I think that calling behaviors like the risk/reward calculation you make when you decide to go on a raid or not "gambling" is a bit of a poor label, at least to the extent that "gambling" can be a loaded term. I mean, certainly I wouldn't want to teach a kid to never take risks, but gambling I think goes a step beyond that. Pretty much any form of organized gambling is designed such that more people lose than win over time, and betting on arena matches more closely resembles organized gambling than rolling a die to see who wins some loot (a process where the outcomes should be equitable over time). There is an element of slippery slope to the whole thing, so I would agree it's not exactly fair to suggest that betting on a virtual arena outcome will lead to other, more destructive, forms of gambling. But I would be more concerned about it than other chance-based activities in the game, sure.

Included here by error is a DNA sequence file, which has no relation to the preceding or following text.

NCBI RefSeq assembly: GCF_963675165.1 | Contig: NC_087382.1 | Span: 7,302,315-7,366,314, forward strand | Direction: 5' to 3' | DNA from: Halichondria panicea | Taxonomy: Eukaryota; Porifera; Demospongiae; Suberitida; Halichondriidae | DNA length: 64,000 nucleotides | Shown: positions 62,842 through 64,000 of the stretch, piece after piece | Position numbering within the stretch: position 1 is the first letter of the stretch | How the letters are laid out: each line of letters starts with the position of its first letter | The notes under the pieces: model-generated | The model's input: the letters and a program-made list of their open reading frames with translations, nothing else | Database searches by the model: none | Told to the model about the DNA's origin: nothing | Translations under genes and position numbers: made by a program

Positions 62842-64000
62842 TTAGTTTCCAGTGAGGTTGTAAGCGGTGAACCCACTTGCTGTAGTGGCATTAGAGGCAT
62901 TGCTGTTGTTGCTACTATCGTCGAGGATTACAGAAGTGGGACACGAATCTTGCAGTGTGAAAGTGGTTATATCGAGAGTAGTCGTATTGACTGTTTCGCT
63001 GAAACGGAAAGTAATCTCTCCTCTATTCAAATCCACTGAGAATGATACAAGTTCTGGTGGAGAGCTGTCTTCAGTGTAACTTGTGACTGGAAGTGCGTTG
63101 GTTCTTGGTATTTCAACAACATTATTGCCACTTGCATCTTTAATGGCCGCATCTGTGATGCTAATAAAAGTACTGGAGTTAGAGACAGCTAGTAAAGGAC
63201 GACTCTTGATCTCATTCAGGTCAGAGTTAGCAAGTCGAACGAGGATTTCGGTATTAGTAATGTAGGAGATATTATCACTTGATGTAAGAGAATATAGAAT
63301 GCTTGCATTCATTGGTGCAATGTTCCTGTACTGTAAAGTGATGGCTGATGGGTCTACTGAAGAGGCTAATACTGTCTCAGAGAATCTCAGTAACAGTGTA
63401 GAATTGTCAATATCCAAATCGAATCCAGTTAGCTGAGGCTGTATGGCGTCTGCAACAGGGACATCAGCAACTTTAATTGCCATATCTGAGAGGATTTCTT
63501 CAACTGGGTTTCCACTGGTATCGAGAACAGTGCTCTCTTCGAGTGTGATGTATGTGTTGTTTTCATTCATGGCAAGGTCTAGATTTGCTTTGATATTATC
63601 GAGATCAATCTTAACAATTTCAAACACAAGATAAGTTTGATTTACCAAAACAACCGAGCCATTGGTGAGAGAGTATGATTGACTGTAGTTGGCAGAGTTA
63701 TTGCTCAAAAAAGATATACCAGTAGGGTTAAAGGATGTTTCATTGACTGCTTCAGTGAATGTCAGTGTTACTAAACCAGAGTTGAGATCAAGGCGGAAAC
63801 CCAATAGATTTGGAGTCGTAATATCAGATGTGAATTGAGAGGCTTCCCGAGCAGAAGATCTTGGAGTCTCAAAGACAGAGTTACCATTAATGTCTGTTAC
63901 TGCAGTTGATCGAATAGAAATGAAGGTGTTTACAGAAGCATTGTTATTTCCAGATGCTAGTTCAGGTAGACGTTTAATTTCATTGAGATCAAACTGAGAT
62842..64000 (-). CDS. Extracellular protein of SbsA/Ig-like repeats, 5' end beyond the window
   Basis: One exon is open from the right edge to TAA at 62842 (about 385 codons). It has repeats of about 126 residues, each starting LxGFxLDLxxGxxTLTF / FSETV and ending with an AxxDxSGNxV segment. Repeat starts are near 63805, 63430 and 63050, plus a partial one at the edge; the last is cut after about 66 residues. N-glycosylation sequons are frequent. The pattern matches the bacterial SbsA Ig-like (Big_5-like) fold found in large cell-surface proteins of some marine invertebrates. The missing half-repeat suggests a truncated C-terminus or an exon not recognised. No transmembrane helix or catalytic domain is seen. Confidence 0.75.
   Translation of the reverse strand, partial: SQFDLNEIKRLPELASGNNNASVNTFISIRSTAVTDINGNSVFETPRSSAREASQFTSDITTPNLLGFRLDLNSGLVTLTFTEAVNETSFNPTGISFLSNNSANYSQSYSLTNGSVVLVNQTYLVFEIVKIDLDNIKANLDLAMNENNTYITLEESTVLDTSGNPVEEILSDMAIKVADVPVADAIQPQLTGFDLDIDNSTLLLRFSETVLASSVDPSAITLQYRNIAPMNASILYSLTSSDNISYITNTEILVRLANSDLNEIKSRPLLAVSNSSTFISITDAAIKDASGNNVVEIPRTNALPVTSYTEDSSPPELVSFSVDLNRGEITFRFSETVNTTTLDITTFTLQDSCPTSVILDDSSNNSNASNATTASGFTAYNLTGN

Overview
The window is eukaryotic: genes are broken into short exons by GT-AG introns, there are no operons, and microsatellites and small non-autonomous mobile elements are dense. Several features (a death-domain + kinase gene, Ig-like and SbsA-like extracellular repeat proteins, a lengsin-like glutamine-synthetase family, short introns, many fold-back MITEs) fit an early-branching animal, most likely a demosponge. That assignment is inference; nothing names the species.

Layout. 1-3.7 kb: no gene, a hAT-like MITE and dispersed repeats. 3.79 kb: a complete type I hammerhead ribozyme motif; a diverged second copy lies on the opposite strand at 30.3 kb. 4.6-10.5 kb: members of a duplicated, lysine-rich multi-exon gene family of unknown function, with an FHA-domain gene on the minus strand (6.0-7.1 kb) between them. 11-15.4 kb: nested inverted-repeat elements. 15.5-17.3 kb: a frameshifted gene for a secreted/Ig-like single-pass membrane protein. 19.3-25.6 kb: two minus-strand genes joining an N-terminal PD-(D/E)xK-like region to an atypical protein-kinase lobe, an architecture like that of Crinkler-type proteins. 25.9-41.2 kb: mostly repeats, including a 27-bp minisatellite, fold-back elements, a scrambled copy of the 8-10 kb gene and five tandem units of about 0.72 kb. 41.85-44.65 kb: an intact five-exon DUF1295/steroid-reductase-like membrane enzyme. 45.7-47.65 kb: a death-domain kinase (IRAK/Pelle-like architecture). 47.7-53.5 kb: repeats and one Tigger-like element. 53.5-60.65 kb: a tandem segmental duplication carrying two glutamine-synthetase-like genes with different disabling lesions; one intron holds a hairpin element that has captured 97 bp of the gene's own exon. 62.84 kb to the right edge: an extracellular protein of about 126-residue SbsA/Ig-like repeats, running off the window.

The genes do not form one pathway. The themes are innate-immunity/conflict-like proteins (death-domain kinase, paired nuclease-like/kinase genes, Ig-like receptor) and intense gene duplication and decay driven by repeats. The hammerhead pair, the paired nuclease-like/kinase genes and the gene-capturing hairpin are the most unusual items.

It is a little questionable, but it also might be safer.

A virtual world is a safe place to learn about the pitfalls of gambling. When their character goes broke over stupidity, perhaps they will learn a good lesson. I’ve seen similar positive disaster in WoW. We had a few really young people in our guild that always went broke buying stupid things on AH because the “REEEELY NEED IT!”, even though they’d likely replace in a few levels. After people got tired of their begging they told them to go solo Stockades and sell the greens on AH to pay for the stuff they need. They soon found out how long and boring it is to make the money needed for their impulse buying. They seemed to learn a lesson there.